"Aim for simple comprehension, not just plain English."
She was talking together with Ed Horsford. They explained how they tested the Renew Passport service with users who have access needs.
What Charlotte said was something I've been thinking about for a while, but couldn’t quite express: there are services too complicated for even the best content designer to explain.
Content designers are great. I get to work with some really good ones from across government. Their ability to explain complicated things in plain language is so impressive and too rare a skill. A skill essential to delivering services that meet user needs and achieve policy intent.
However there is a limit to content designers' powers:
They can't explain something that didn't make sense in the first place.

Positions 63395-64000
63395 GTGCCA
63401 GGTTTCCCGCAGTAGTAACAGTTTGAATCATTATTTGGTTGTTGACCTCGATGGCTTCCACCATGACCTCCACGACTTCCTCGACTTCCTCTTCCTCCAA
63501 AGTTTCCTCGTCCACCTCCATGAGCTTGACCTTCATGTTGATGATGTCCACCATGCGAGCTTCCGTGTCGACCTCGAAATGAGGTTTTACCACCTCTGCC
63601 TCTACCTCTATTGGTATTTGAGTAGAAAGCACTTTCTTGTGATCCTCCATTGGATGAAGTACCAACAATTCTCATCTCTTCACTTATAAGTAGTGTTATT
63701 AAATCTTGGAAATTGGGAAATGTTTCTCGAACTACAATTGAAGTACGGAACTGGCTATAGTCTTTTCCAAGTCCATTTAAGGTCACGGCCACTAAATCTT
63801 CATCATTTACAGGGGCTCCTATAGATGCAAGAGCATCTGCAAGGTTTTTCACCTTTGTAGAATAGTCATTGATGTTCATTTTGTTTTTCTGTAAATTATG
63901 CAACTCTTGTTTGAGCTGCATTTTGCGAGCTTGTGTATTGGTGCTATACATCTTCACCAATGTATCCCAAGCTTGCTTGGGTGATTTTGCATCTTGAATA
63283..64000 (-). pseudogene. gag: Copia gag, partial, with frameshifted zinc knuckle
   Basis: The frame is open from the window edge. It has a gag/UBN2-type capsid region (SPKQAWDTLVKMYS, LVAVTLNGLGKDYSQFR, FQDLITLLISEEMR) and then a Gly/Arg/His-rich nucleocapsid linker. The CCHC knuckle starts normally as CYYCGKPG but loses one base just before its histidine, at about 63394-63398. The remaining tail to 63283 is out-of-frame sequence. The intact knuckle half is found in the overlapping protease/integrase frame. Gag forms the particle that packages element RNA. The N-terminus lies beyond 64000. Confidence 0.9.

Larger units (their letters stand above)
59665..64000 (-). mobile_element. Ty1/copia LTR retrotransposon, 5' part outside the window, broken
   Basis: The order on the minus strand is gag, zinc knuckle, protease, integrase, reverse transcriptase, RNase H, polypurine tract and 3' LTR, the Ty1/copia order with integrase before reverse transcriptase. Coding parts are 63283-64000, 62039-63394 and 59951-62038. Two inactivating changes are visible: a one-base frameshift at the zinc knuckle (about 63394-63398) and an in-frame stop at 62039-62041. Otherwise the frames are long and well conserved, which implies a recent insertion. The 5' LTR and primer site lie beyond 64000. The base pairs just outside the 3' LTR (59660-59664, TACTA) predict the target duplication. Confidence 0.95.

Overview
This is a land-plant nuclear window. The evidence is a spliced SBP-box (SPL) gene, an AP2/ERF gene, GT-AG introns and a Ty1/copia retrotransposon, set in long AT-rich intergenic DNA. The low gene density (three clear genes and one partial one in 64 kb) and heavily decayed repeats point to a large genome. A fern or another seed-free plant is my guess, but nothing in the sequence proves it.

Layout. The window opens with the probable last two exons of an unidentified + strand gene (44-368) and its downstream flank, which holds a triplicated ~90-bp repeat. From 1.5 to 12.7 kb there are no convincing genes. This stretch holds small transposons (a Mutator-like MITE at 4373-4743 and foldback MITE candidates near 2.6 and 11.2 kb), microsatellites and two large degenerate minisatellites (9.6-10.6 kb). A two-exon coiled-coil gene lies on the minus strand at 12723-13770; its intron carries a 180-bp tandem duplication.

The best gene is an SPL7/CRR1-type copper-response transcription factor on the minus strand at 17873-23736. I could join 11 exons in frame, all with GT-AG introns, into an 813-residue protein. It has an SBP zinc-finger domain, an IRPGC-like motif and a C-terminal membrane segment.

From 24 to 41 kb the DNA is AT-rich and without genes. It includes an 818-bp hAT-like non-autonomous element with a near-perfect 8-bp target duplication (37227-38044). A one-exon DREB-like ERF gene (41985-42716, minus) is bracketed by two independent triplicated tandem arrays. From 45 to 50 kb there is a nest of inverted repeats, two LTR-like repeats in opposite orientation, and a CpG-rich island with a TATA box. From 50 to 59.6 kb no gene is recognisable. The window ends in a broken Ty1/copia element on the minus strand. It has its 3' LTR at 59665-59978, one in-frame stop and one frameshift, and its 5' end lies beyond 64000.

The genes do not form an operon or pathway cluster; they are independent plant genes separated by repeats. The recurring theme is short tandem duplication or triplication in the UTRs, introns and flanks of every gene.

We often make content designers the only ones responsible for helping users understand how stuff works - but services need to be simple to explain to begin with.
Helping users understanding how a service works is the responsibility of everyone in the team.
That means a multidisciplinary team; including policy makers, services managers and designers. Together we can do the hard work to make it simple, possible to explain to start with - not after the policy has been written. If we make simpler policy that underpins a service we can reduce the amount of guidance, forms and steps that users have to go through. Part of that means getting the basics right - like giving services names that make sense to users.
Services that are simple to explain are cheaper to run. Less users calling up to ask how a service works. Less applications to process, which users didn't need to fill out. Less enforcement or 'non-compliance' due to users misunderstanding rules.
Recognising this can help us not only make services accessible, but generally better. As ever, focusing on users who may struggle to access services gives us insight into making them more usable for everyone.